Amazon is even more fundamentally different. Say insiders at Amazon’s content machine: We can commission whatever the hell we want, as long as we help sell more shoes. Amazon’s approach to film commissioning is similar to its approach for paying authors crazy advances to join its publishing imprints or bedeviling players like Rackspace by offering better, cheaper hosting plans than anyone can match. It’s the same reason Amazon may well drive a DoorDash or Instacart out of the market. It has insane leverage on the cost side because it does so many things at such a huge scale, and intense collective purchasing power on the consumer side via Amazon Prime. Prime is like a Costco membership on steroids. You sign up for free shipping, and next thing you know you are ordering basic goods via same day shipping five days of the week, and watching TV and ordering movies on Prime because you can.
Because Amazon has built an ecommerce juggernaut that’s based on can’t-beat-em low prices, it can afford to pay can’t-match-em high prices when it comes to creative, talent and other new businesses. And as we were reminded last week, Amazon doesn’t even play by the same rules as other large tech public companies.
Amazon is a lot like Google. Google wrecked a handful of industries and startups post its 2005 IPO, because it had the strange combination of needing a big secondary revenue stream next to search, but had insane money to subsidize new products because of search. Gmail gutted the need to pay for email storage. Google Apps killed god knows how many small business cloud software businesses. And Google Drive is causing mega-headaches for Dropbox.
Even more extreme: YouTube music. Its presence in the world has united Pandora and Spotify with the RIAA, because -- for God’s sake-- at least those are companies that rely on someone paying something for music, whether it’s subscribers or an ad program that works. YouTube music, by comparison, never has to charge anyone, and by its nature can only do so much to control what is uploaded and what isn’t. Sure it can crack down, but users will just upload another version. It’s a powerful bully pulpit to force more advantageous licensing arrangements. YouTube tells the record industry they’ll all make money from ads. But ads from YouTube music aren’t gonna move the needle on Google’s quarterly earnings. The incentives are hardly matched.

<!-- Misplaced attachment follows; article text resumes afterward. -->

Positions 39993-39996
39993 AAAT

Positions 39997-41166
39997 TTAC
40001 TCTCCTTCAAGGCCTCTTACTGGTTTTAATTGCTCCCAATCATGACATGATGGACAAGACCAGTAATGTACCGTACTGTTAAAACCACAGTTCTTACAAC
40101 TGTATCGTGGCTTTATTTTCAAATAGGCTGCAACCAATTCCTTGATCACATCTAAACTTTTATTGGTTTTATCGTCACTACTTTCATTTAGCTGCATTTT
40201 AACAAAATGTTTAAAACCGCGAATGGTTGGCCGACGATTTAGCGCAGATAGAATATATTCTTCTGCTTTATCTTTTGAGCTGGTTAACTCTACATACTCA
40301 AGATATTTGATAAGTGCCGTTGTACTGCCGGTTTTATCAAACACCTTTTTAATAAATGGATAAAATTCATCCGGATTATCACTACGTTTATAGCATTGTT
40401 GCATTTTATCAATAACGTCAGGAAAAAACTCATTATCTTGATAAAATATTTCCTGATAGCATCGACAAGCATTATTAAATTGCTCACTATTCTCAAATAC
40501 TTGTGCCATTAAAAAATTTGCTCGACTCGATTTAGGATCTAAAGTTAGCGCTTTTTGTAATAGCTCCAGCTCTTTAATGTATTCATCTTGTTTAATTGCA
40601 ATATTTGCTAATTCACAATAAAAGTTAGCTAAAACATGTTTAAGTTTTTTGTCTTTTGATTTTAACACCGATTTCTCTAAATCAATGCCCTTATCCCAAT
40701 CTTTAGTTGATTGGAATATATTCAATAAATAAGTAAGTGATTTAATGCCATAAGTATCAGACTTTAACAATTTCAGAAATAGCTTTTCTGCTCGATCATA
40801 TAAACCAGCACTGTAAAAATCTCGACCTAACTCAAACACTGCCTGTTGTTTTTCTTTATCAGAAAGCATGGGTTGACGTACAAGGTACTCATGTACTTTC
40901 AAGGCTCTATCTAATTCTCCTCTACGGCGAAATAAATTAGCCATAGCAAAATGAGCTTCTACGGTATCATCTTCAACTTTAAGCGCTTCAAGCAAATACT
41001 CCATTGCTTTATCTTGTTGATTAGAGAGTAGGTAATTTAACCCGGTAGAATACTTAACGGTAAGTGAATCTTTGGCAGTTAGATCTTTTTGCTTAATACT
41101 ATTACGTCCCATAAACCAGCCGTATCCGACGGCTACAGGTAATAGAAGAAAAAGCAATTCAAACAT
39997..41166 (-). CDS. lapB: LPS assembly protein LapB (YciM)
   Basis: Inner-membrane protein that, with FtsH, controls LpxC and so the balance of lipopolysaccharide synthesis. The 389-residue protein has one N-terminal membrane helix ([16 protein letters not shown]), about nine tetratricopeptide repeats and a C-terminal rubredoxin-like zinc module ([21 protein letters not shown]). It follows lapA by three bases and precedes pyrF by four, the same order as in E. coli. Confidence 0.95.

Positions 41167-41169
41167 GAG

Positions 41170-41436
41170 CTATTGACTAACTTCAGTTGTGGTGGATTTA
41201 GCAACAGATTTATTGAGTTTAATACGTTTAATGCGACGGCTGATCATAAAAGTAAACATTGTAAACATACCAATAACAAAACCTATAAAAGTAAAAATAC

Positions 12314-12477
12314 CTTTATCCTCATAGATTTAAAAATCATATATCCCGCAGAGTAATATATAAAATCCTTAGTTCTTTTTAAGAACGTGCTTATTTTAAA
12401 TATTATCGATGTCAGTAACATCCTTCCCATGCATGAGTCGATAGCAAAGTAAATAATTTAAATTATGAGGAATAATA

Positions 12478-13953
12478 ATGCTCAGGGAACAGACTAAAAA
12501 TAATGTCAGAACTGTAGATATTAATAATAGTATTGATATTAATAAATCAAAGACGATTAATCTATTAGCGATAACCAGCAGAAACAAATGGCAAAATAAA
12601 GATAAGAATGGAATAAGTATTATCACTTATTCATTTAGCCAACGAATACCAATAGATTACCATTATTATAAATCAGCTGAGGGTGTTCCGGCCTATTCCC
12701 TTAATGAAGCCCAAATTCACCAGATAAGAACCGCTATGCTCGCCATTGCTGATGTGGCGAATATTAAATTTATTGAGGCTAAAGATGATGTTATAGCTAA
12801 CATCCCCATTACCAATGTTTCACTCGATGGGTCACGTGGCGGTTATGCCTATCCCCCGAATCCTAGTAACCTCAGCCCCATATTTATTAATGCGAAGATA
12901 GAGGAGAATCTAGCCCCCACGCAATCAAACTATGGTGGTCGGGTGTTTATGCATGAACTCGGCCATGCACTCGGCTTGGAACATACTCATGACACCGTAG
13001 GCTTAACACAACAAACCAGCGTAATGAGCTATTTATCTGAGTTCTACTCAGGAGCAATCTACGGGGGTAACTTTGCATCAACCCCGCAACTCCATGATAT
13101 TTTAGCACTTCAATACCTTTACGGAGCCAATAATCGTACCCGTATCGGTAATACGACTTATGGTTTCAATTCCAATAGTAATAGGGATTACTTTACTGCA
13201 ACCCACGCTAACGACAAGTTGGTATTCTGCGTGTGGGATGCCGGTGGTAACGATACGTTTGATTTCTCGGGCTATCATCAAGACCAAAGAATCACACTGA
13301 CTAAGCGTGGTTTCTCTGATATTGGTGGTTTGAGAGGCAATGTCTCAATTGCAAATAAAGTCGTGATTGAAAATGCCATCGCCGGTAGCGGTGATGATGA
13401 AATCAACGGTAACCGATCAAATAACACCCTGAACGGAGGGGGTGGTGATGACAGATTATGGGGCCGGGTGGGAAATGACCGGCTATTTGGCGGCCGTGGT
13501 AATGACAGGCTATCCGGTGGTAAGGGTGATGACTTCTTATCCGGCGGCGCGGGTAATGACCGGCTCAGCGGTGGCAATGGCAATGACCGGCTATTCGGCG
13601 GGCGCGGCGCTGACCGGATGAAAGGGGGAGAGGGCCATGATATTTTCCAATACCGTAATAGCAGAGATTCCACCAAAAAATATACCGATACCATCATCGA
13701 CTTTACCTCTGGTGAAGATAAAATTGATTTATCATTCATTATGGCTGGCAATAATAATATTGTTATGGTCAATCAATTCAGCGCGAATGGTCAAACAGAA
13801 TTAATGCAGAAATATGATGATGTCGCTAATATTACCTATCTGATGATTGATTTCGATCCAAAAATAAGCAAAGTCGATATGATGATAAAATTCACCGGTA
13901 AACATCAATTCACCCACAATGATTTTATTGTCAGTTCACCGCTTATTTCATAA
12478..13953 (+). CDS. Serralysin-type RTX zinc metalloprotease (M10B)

On the media front, it’s a big reason Bloomberg can out report a lot of other business publications. It makes a shit-ton from its terminals. The publication that used to be known as BusinessWeek doesn’t need to be profitable. Other magazines do.
What do you do when you are competing with a company that literally doesn’t need to make money off its version of the thing you do? You can scoff that they don’t get the industry. Or maybe, they are just changing it before your eyes.
At least in film, Amazon and Netflix are being “spoilers” in the best possible way. Unlike music, they are frequently bringing larger paydays with more creative freedom to artists. They’ve hired people with experience in the industry. Even the less-cool Amazon is headed up by Ted Hope, a god of the golden age of indie movies. And users are getting amazing content at a tremendous value.
But if your job is to get an indie movie on the cheap, yep, it’s bad. And Netflix and Amazon taking a bath on the movies they just bought aren’t gonna change things. When you operate by different laws of gravity you can fly around until you get bored by it or decide you are sick of flying and want to walk again.